Collard greens and black-eyed peas: exploring New Years traditions

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News 12 at eleven o'clock -- Friday, December 31, 2010

AUGUSTA, Ga. --- Have you ever taped money to the back of your door? Or rushed to wash all of your laundry by the stroke of midnight?

According to some people, if you want to have a prosperous new year, that's the way to do it.

With 2011 looming in the air, many are looking to get a lucky start to the new year. And most say, the first step is as easy as a trip to the grocery store.

"My family always has black-eyed peas and collard greens," says Jephrey Gordon.

"Collard greens for cash money, black-eyed peas for change," says Bobbie Calhoun. "And I have no idea what pork was for, but we always had to eat it."

Around the area, grocery stores made sure to keep the lucky items in stock. And for New Years, many stores keep all three items - pork, black-eyed peas and collard greens - all in the same location.

But if chowing down on a ham hock isn't your thing, there's another tradition almost anyone can get into:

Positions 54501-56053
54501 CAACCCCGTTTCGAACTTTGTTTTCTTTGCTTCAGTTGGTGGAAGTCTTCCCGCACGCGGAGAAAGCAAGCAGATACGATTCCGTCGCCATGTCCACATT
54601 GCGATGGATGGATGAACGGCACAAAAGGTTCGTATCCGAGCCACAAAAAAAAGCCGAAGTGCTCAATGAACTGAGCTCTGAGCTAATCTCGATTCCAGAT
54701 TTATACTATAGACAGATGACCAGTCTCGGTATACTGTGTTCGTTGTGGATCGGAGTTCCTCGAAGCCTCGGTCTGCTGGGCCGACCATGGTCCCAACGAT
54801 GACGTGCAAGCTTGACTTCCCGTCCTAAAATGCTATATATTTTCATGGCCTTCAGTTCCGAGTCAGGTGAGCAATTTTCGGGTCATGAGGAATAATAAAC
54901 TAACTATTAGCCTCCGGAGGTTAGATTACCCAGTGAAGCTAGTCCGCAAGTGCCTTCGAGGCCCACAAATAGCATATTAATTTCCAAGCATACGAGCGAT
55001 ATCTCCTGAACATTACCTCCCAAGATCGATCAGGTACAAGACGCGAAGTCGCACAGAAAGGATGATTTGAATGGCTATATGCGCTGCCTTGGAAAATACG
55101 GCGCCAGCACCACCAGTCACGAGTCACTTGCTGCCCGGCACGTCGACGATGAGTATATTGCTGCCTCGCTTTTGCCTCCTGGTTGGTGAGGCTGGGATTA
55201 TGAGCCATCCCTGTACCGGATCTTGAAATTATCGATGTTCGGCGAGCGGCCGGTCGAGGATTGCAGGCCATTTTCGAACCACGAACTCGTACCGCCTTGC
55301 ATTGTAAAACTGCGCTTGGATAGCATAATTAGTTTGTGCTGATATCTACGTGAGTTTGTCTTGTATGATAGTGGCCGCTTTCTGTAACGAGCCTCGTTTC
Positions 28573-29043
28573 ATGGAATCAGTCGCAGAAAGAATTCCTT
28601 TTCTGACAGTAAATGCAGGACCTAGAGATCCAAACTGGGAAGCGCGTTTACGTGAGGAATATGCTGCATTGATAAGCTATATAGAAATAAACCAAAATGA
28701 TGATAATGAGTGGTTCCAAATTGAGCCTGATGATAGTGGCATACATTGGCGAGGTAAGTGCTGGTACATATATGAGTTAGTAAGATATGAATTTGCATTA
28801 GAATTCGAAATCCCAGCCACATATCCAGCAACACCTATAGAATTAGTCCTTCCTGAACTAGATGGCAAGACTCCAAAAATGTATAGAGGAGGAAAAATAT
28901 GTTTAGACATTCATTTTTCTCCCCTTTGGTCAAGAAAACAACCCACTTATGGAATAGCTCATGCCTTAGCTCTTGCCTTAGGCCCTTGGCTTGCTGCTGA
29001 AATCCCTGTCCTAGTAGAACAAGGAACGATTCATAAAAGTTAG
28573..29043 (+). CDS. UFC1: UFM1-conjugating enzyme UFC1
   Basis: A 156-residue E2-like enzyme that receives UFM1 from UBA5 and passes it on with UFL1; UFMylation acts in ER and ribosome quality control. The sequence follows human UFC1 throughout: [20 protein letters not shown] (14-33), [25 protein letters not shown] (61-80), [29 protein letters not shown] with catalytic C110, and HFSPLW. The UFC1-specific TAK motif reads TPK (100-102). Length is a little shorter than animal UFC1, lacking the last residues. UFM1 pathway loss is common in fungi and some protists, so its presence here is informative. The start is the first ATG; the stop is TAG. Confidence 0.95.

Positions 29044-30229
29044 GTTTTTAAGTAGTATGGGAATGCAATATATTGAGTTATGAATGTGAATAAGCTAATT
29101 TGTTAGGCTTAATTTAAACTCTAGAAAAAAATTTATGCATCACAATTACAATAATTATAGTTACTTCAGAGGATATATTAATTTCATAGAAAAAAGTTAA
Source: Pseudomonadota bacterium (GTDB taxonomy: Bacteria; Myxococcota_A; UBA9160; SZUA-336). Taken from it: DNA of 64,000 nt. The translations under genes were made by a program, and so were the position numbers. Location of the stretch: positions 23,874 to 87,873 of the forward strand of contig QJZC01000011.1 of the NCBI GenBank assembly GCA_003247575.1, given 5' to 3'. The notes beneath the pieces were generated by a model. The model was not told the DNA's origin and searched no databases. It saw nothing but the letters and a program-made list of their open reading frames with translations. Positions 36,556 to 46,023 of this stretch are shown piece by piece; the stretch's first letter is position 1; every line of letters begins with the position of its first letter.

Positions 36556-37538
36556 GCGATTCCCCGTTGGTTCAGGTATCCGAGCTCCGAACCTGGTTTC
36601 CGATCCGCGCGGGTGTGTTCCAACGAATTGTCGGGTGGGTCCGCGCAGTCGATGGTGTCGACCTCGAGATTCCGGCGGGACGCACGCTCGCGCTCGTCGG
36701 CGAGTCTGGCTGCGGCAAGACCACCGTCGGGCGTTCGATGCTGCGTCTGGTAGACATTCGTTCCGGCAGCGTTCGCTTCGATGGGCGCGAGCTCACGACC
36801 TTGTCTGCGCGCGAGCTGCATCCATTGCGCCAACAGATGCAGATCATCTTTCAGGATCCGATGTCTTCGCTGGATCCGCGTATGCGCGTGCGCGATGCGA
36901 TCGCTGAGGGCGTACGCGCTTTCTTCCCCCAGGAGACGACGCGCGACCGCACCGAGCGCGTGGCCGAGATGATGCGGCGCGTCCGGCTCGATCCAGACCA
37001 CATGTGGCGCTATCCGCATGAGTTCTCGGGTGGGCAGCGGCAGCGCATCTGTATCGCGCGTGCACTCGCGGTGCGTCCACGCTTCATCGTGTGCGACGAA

"Kissing someone at the stroke of midnight," smiles Bobbie. "Try to start the new year with a kind of happy-go-lucky feeling and to keep that going throughout the year."

In downtown Augusta, one man sits outside of Metro Coffeehouse with a basket of mistletoe, offering a stem to anyone who passes by.

"I want to make sure everyone has a good New Years," he says. "It offers fertility and good luck in marriage."

If you really want some luck, try ushering a man into your house on New Years Day. Tradition dictates that a man, preferably a good-looking one, must be the first person to enter a house on New Years Day, bringing with him good luck for the year.

"I've got a man!" Jephrey laughs. "We'll make him go outside and come back in!"

It may all seem like a lot of trouble, but they do it for one reason:

"It's just tradition! My mom and my grandmother did it, and I still do it with my children," Jephrey says.